Oh, My Pop Culture Gnosticism: What if God Isn’t God?

Nothing says pop culture like 2000-year-old theological debates, right? You’d be surprisedand we’ve discussed it before.

Gnosticism—a heretical branch of early Christianity—faded almost entirely from view after its founders were edged out of the Church by what would become orthodoxy. With most of their works lost or destroyed, their ideas survived only in the denunciations from the likes of Tertullian and Irenaeus. The Gnostic focus on secrecy didn’t ensure a broad legacy, either—early leaders such as Valentinius and Marcion privileged access to the deeper nature of the universe for initiates and other worthies. Modern Gnostics avoid the secrecy, and as with many aspects of Gnosticism which may seem troubling, the marginalization of Gnosticism limited our understanding to unfriendly characterizations by their orthodox contemporaries.

But in the 20th century, a treasure trove of Gnostic texts was discovered by a couple of Egyptian farmers at Nag Hammadi in a sealed jar. Ever since, their ideas—which seem stunningly modern in some ways—have started to permeate back into the world, gaining influence well beyond what would be expected from their obscurity, particularly since the texts themselves are rarely read by anyone besides scholars.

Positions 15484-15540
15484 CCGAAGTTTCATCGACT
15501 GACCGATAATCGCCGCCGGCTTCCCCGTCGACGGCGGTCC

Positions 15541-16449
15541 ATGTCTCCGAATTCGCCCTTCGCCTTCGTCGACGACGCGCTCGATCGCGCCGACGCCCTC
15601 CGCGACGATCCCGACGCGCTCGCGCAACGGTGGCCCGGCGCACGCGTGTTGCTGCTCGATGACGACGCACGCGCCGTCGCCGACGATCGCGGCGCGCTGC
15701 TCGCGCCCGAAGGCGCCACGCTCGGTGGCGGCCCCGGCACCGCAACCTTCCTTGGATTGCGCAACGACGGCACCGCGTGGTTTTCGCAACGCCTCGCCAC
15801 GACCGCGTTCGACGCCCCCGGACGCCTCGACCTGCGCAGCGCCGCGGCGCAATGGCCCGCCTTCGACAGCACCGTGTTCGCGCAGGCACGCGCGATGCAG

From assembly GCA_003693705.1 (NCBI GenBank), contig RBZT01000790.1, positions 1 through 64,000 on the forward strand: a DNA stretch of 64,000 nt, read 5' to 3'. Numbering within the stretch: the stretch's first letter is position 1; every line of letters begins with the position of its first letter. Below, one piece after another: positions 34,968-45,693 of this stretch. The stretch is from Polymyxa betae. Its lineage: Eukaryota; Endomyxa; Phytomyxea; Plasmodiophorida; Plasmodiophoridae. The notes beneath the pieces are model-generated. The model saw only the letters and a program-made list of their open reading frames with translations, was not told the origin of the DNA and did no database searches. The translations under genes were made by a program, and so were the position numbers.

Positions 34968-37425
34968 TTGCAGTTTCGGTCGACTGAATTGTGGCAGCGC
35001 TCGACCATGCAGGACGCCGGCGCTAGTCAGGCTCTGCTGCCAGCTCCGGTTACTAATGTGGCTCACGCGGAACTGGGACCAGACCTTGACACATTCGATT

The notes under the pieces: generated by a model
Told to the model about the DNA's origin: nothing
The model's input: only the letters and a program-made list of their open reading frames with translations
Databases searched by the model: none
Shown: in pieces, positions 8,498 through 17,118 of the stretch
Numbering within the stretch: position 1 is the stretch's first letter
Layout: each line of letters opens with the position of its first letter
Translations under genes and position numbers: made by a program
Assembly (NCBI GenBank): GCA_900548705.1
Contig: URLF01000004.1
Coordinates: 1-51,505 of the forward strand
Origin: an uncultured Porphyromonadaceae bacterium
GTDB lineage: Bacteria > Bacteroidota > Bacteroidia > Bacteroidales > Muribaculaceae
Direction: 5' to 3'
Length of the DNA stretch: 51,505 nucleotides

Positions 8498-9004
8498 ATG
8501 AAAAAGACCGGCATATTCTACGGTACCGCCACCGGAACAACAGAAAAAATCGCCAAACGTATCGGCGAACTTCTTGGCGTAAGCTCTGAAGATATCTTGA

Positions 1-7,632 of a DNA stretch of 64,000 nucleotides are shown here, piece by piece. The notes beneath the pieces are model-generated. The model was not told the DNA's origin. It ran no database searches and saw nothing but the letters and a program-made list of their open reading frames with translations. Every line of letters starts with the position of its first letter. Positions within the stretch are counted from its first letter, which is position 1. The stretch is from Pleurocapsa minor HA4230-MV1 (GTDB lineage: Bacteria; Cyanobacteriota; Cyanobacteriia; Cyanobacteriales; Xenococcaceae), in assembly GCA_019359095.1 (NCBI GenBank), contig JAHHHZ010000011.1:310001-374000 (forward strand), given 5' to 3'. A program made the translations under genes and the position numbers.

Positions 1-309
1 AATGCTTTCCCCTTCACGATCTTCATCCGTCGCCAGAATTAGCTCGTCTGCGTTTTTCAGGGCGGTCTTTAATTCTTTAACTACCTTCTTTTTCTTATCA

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Still, the ideas in these texts are starting to make their way into pop culture, directly or indirectly, and Gnostic ideas are fascinating enough to be talked about far away from their original sources. They feature prominently in the His Dark Materials series, and some concepts pop up in such unexpected places as Young Avengers, Final Fantasy, and even Futurama.